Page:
The house is quiet. I’m looking back at photos from two years ago, searching for images to accompany an article about garlic, when I come upon photos of the bittersweet vine that grows behind our house.
The red berries — each folded inside a pair of orange wings — are vibrant at this time of year. The vines, climbing at least twenty feet up a tree, are unmistakable against the grays and browns of a soggy November day.
We were outside just this morning, cutting some twisted vines to bring inside.
And now I see that we were outside almost exactly two years ago, also cutting a tangle of vines.
So much change in two years. And so much remains the same.
Still so lovely in her fading colors.
And here are the moments leading up to this photo . . .
I’m watching them from across the room,
moving around together
like a little pack.
A crowd of cousins.
Now they are surrounding Grandfather.
He moves through his brood of grandchildren
with his usual calm and kindness.
The girls dressed up for our Christmas Card photo opt . . . but the group shots didn’t turn out as well as I’d hoped (getting all three, smiling, in the frame is a lot harder than just two!).
And Wallace’s boots kept falling off. So we took a walk.
I know that getting a Christmas Card photo will take a few tries . . . but I wonder just how many times we’ll do this before I’ll be satisfied with the results?!
We have just set out on a morning walk, and we’re walking up a snow-covered hill, in the woods behind our house. Ellen is complaining about walking in snow pants. “It’s SO HARD to walk in snow pants!” She is right behind me, dragging her feet in big boots. Her mood begins to creep around me like a fog.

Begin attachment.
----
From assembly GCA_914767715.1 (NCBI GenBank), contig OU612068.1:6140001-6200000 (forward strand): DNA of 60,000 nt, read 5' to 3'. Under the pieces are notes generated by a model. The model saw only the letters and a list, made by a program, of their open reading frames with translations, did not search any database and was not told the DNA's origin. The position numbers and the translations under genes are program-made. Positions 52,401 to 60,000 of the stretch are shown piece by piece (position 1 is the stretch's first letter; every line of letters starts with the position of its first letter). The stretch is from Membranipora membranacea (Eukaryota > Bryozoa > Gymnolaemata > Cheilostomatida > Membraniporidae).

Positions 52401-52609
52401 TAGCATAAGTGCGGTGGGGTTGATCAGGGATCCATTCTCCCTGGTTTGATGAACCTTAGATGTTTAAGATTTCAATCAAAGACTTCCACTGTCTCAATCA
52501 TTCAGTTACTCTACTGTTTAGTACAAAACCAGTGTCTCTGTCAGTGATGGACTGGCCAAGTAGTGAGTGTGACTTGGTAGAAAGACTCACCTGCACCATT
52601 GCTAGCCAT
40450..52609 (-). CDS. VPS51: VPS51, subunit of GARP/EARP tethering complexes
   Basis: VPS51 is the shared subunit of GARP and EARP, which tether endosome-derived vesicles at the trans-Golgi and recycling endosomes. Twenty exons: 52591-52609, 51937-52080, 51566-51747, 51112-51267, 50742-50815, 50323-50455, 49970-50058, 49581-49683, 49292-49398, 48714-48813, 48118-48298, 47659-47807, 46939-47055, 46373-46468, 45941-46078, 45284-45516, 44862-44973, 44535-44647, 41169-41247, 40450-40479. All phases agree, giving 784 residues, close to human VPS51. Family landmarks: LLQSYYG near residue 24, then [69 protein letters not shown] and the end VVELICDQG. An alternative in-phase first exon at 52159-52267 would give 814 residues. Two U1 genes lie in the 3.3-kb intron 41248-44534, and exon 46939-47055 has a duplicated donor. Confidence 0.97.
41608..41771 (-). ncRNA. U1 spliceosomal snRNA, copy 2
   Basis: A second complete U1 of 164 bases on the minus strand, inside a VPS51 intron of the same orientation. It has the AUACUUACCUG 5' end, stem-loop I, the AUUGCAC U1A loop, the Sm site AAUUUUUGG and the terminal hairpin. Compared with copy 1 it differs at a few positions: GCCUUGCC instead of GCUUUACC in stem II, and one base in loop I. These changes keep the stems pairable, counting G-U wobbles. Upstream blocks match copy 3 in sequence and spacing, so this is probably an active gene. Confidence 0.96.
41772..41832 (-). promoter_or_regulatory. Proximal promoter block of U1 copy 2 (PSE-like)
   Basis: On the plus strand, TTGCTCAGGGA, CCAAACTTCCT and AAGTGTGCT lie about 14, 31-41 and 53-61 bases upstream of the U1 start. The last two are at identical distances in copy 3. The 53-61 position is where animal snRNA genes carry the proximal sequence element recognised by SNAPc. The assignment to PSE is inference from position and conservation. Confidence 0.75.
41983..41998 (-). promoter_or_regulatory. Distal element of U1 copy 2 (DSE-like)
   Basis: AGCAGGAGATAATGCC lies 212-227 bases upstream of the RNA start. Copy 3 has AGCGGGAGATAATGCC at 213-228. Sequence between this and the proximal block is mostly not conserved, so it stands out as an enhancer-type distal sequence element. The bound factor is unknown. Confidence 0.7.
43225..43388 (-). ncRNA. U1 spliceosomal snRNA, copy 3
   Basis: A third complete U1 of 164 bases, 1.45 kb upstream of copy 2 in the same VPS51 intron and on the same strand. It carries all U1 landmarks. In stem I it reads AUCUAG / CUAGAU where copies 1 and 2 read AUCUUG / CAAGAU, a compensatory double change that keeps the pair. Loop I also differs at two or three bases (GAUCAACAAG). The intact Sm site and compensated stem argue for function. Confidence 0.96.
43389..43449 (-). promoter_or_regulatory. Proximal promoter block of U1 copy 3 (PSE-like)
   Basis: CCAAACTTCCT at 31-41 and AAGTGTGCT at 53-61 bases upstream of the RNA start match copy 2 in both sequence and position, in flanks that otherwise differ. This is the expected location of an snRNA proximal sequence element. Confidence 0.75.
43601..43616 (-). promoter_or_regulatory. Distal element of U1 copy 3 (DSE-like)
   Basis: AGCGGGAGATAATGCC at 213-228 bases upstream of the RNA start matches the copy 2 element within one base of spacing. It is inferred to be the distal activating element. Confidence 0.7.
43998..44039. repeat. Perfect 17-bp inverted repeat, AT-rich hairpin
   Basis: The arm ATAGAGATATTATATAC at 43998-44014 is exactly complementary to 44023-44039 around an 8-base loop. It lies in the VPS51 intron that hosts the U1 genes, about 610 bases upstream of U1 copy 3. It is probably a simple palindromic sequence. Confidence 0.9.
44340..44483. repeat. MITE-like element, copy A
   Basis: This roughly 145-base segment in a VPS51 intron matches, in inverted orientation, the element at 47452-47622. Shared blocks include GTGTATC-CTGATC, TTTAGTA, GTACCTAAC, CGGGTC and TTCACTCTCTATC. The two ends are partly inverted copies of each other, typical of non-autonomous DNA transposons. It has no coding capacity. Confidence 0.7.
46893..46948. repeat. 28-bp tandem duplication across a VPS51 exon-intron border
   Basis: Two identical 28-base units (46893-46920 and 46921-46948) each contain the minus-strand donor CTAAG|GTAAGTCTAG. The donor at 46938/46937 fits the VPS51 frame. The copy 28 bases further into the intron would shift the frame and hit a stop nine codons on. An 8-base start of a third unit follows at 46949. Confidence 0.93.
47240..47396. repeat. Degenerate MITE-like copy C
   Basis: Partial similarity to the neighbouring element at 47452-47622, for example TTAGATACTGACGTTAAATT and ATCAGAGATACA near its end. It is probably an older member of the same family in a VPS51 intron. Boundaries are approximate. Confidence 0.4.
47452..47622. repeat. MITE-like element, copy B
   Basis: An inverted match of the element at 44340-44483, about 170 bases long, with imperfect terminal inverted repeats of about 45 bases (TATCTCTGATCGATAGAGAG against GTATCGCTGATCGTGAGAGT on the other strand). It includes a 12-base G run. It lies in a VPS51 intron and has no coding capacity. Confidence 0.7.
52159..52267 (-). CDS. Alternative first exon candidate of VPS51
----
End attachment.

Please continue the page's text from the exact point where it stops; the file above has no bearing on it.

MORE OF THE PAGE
Then, suddenly, she calls out in a completely different tone of voice. “I found a nest! A nest and it still has an egg in it!” She is elated.
This little nest. It turns our walk around. It transforms our morning. What is it about a nest? So intricate. So imperfectly perfect. We wonder about the birds who built it and nestled in it. Were there other eggs? Did they hatch? We look up into the trees. We notice pine needles in the nest and wonder if it came from the white pine tree above us?
The nest fits in the palm of Ellen’s hand. The egg is just a bit bigger than her thumbnail. She and Amabel take turns carrying it carefully, all the way home.
All day long, I think about this nest. It seems to call out to me, from its place on the nature shelf, surrounded by petoskey stones, feathers, and chestnuts. I hold it in my hands. It is so light. It is made of such beautifully simple materials. And it is enough. Enough to be a home for new life.